Professor Mark Anderson kindly sent me a copy of the above-captioned book the other day. I am about a third of the way through its 108 pages. To write a proper review is hard work, something I will not attempt in the humid heat of the Arizona monsoon. But I will offer a few somewhat random comments over one or more posts.
PURE is a stimulating collection of aphorisms, observations, and obiter dicta which document "one man's struggle against the intellectual and existential disorder called Modernity." (1) It is written in a partially aphoristic Nietzschean style against Nietzsche who for Anderson is the anti-Plato. So while the packaging is Nietzschean, the content is Platonic. Indeed, the author sees "the intellectual history of the West as a prolonged struggle between Platonism and Nietzscheanism." (3)
I will now quote a passage that brings out Anderson's brand of conservatism:
The Reactionary: Not the size of government, but the end and aim of government is the salient matter. The ancients teach that the object of the political art is the production of virtuous citizens. In this they go further than America's founders. John Adams knew that the well-being of our society and our government depends on the virtue of the citizenry. Plato knew more: he taught that the virtue of the citizenry depends upon the government's inculcation and promotion of specific habits and social institutions.
No man can become good, and no man good man can flourish, in a decadent and corrupt culture. Therefore, governmental authority must extend even into those cultural concerns that we moderns are accustomed to regard as inviolably private. (23)
Like Anderson, I am a conservative, but of a less reactionary sort. (I do not use 'reactionary' as a pejorative: it cannot be a bad thing to react against the wild and pernicious excesses of the Left.) So while I agree with much of the above observation, I think it needs to be qualified to be incorporable into a sound conservatism.
First of all, it is certainly true that "the well-being of our society and our government depends on the virtue of the citizenry." This is a point of agreement. We are in trouble precisely because virtue is on the wane and vice is on the rise both in the citzenry and in the government. But can it be the legitimate role of government to inculcate and promote specific habits? Is it the job of the government to teach moral and intellectual virtues? Did Plato know more than Adams? No. The teaching of virtue occurs, if it occurs at all, at the level of the individual, the family, the school, the church, and the local community. Furthermore, pace Anderson, size is salient. As Mr. Jefferson said, "That government governs best that governs least." We need government, and we need a lot more of it that we did in Jefferson's day, but it is a necessary evil. It would be otherwise if our leaders were enlightened sages, but they are not, and they never will be. They are finite, fallible, and fallen, just like the rest of us. Indeed, many of them are worse than most of us. There is no philosopher-king on the horizon who can save us. Nor are there any political messiahs. Not even Barack Obama, that harbinger of 'change,' can save us.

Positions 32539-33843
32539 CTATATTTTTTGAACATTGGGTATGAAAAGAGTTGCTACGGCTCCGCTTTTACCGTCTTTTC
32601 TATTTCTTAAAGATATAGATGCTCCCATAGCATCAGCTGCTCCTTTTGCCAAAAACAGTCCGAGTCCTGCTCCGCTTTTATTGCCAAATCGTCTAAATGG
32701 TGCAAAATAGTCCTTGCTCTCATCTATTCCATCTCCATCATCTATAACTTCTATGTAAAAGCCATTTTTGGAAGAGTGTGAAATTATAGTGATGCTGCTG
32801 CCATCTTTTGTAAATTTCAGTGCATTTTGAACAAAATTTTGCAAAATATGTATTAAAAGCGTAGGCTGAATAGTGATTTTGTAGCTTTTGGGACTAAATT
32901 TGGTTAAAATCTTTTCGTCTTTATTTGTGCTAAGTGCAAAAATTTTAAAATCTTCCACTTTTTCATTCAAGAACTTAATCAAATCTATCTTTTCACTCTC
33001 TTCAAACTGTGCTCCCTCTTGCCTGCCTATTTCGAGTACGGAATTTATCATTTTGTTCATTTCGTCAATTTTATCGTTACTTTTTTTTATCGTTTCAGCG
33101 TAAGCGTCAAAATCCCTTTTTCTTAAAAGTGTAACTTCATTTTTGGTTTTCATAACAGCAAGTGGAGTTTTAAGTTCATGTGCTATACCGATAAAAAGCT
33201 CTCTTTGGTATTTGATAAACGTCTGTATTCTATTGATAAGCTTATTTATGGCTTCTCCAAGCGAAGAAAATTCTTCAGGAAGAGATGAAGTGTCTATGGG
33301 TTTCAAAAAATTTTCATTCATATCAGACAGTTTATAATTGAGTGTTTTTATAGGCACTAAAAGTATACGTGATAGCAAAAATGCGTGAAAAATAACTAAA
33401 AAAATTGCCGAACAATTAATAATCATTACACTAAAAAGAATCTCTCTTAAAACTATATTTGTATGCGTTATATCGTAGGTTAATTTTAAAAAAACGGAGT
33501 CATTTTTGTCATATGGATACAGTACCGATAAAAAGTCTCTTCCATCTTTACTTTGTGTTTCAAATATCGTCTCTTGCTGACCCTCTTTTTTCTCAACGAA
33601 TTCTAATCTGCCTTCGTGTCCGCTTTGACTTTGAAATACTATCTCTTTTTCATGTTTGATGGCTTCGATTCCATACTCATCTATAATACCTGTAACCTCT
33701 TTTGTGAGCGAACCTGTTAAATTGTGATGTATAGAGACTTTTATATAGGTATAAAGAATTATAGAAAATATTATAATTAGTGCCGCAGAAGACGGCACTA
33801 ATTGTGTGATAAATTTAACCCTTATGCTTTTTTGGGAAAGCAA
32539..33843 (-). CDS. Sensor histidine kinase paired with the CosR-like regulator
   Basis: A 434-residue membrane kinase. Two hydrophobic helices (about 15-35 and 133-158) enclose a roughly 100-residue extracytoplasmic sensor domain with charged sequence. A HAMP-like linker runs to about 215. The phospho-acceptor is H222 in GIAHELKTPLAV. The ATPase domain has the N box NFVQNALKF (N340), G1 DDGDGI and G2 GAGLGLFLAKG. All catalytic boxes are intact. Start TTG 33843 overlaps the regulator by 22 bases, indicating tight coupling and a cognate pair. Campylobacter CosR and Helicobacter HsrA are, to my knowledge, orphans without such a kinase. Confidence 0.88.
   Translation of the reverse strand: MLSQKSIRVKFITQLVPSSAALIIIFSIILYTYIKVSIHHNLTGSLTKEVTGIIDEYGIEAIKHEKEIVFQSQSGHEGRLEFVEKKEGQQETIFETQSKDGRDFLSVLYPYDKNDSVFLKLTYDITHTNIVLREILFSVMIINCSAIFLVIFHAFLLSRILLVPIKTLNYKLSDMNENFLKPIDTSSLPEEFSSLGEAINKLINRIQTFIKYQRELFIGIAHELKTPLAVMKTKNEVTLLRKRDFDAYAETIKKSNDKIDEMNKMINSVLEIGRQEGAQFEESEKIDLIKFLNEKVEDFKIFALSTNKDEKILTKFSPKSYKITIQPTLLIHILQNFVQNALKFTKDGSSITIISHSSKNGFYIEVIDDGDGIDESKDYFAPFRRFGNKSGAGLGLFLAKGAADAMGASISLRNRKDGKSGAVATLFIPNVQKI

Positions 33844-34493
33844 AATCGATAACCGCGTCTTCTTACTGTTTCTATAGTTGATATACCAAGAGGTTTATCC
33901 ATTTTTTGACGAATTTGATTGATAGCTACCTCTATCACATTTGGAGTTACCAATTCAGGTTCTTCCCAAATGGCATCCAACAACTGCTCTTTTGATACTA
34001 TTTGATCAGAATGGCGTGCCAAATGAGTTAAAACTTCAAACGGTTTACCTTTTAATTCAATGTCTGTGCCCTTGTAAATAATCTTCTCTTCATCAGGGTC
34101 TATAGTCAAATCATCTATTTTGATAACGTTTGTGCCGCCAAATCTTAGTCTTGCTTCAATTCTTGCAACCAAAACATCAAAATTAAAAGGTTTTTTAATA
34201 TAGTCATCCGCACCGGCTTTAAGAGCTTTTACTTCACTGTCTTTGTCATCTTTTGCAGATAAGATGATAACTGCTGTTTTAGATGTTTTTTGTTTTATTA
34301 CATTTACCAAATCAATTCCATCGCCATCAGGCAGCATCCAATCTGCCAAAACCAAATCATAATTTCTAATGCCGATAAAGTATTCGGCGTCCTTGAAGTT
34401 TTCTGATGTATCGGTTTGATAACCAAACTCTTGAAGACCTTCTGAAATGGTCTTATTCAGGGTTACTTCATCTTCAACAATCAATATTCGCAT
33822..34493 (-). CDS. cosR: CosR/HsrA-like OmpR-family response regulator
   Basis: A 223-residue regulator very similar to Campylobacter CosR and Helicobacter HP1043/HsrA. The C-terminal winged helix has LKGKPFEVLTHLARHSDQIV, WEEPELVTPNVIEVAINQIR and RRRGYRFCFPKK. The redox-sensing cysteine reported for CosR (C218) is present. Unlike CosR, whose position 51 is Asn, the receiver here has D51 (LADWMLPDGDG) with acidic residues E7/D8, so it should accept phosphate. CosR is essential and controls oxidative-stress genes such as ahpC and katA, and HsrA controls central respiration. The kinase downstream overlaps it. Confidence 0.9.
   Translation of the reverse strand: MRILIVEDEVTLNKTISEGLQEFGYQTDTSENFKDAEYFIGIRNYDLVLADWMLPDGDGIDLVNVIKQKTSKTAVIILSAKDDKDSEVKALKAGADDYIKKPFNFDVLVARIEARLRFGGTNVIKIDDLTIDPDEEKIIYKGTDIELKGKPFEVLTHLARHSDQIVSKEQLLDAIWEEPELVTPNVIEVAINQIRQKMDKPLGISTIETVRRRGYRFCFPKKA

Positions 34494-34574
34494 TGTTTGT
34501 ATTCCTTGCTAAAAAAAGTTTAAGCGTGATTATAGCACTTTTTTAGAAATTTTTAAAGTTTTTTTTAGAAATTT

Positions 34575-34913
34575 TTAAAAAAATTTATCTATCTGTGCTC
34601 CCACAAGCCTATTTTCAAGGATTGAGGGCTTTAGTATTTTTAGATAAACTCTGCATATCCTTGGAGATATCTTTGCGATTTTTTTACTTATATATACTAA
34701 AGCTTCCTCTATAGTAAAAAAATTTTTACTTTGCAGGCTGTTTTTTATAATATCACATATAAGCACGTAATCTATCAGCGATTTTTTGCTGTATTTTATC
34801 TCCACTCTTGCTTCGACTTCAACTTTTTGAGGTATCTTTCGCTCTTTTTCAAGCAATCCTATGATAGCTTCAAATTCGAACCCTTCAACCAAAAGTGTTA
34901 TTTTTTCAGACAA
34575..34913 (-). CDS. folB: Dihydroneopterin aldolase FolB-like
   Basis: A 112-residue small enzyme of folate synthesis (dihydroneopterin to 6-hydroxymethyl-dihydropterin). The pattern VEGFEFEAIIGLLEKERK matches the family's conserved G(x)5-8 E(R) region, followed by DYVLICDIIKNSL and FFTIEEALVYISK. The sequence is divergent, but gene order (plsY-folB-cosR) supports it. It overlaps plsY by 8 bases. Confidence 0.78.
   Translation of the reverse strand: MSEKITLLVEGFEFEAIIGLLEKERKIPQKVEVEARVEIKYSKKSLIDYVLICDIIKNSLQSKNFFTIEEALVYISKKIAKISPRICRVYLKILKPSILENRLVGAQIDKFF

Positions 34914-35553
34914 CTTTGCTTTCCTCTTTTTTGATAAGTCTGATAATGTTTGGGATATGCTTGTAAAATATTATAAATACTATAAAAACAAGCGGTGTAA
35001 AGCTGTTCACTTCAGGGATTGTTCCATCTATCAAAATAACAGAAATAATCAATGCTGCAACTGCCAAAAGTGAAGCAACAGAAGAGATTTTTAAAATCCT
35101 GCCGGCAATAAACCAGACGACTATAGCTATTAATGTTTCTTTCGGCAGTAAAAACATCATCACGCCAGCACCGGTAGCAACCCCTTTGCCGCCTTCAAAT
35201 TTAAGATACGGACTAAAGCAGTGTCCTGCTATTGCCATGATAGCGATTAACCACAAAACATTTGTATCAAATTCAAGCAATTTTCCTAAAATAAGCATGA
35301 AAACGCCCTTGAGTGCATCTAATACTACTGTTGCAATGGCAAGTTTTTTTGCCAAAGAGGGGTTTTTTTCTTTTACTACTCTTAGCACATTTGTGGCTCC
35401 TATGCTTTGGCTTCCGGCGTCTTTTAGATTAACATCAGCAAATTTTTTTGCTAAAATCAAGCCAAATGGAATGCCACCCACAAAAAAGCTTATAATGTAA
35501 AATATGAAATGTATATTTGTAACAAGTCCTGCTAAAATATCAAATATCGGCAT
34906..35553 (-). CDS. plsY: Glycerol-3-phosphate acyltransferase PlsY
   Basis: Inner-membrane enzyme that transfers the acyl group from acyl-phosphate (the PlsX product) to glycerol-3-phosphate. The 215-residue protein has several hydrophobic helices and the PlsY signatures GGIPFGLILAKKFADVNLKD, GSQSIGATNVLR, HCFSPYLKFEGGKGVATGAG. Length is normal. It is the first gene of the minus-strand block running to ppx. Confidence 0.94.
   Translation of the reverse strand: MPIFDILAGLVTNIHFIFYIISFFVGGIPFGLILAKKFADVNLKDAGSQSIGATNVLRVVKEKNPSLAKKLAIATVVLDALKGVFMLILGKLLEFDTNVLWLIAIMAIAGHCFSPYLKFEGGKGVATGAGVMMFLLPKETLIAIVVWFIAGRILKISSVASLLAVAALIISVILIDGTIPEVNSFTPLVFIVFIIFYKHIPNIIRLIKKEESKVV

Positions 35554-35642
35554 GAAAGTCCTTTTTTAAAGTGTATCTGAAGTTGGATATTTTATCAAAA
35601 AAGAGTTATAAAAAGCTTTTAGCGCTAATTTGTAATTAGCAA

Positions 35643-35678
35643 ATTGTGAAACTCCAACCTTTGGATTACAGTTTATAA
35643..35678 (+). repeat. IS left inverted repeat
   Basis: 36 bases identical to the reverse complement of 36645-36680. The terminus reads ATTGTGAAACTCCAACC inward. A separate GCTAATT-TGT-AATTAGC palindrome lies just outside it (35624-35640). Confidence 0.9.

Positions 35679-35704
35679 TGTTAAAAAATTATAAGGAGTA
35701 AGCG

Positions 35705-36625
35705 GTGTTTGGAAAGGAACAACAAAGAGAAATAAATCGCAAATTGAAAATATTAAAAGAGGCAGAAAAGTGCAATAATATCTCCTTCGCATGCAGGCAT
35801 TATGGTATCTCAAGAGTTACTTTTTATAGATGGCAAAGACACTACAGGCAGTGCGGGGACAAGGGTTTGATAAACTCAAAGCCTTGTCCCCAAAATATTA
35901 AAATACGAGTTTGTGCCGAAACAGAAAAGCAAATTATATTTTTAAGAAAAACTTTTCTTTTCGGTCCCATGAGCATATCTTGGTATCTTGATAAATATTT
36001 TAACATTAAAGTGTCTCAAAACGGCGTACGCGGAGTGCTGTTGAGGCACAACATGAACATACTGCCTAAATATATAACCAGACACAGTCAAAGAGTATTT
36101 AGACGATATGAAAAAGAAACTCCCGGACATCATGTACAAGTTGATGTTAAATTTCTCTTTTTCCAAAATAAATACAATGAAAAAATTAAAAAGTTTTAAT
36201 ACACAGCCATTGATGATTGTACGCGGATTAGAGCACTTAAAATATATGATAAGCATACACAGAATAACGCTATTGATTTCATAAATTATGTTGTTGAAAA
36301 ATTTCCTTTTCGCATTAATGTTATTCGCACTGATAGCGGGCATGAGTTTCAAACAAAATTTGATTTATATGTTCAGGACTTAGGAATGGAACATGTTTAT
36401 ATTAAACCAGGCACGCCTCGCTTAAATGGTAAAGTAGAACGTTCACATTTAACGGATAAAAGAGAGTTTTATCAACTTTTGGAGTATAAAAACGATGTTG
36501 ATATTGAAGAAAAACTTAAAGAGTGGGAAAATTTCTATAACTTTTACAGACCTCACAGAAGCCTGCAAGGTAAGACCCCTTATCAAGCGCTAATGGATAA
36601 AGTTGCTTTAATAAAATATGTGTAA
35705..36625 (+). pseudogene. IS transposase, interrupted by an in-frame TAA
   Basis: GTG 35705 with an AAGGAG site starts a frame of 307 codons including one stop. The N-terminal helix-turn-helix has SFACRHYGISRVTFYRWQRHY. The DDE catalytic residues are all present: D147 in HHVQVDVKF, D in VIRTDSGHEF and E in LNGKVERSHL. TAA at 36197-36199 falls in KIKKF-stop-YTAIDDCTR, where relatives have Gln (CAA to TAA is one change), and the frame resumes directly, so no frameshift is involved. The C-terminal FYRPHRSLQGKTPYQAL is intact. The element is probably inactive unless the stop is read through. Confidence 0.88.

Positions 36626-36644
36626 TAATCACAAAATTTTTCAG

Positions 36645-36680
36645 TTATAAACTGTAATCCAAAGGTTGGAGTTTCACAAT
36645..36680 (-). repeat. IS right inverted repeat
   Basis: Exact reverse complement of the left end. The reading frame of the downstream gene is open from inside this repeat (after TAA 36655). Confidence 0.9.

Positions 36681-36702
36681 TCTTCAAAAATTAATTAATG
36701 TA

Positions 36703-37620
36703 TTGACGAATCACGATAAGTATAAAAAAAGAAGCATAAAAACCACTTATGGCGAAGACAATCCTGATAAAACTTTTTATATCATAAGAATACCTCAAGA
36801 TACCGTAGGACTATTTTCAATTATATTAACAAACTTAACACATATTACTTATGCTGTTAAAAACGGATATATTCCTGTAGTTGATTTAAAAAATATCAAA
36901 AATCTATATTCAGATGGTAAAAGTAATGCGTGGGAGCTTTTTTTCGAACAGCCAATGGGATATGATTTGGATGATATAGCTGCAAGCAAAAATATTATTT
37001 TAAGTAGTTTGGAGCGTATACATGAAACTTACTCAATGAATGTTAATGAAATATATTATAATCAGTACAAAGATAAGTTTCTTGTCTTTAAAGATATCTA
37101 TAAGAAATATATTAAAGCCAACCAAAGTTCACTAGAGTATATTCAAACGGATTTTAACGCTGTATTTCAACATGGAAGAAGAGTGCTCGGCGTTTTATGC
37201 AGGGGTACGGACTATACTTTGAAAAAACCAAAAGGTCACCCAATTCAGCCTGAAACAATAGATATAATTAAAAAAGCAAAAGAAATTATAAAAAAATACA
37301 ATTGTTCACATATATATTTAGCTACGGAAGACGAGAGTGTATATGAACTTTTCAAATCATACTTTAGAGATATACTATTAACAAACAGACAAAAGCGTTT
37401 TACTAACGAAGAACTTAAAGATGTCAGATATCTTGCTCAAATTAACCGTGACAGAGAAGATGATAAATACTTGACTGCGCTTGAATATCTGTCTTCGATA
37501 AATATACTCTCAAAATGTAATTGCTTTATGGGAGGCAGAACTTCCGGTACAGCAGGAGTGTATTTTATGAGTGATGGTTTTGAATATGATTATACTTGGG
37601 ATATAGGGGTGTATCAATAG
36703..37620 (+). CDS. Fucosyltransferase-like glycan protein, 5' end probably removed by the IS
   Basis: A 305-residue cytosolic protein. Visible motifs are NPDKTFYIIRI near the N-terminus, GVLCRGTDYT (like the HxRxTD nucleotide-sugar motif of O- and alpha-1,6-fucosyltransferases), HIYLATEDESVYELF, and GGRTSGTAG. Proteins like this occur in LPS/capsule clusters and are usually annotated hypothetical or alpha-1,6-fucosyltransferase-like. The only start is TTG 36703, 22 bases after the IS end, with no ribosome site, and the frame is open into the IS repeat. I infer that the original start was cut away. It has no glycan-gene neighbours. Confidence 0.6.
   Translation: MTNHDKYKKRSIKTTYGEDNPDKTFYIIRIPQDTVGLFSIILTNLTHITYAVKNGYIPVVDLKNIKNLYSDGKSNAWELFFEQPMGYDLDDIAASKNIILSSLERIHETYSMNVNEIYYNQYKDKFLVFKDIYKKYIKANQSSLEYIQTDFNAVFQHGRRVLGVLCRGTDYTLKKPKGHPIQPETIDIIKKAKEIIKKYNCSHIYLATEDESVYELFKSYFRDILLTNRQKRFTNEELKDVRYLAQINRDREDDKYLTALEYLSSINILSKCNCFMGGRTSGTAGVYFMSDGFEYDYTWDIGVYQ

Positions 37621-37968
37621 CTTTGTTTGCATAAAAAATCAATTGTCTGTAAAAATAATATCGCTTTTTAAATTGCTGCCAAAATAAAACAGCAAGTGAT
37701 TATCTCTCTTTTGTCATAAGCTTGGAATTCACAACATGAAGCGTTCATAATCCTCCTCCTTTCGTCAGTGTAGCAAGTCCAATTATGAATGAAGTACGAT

The second paragraph of the quotation is a non sequitur, though I do not dispute the premise, slightly qualified. It is surely true that that it is very difficult to become good and to flourish in a decadent and corrupt culture, a culture in which entertainment is a form of debasement, worthless celebrities are idolized, and criminals are coddled. I expand on this thought in Good Societies and Good Lives. But how is it supposed to follow that "governmental authority must extend even into those cultural concerns that we moderns are accustomed to regard as inviolably private"? This might follow if our governors were good, knew the good, and fairly enforced it. But these conditions are not met.
As a conservative, I am open to the idea of a certain amount of government censorship. Why should cultural polluters be given free rein to contaminate the minds of impressionable youths? But there is a threat to liberty hidden in any attempt at censorship. This is a problem I would like to see Anderson address.
So far, then, our difference seems to be shaping up as follows: Anderson is more of an authoritarian conservative whereas I am more of libertarian conservative. This connected with our different attitudes toward the Enlightenment. But more on this later.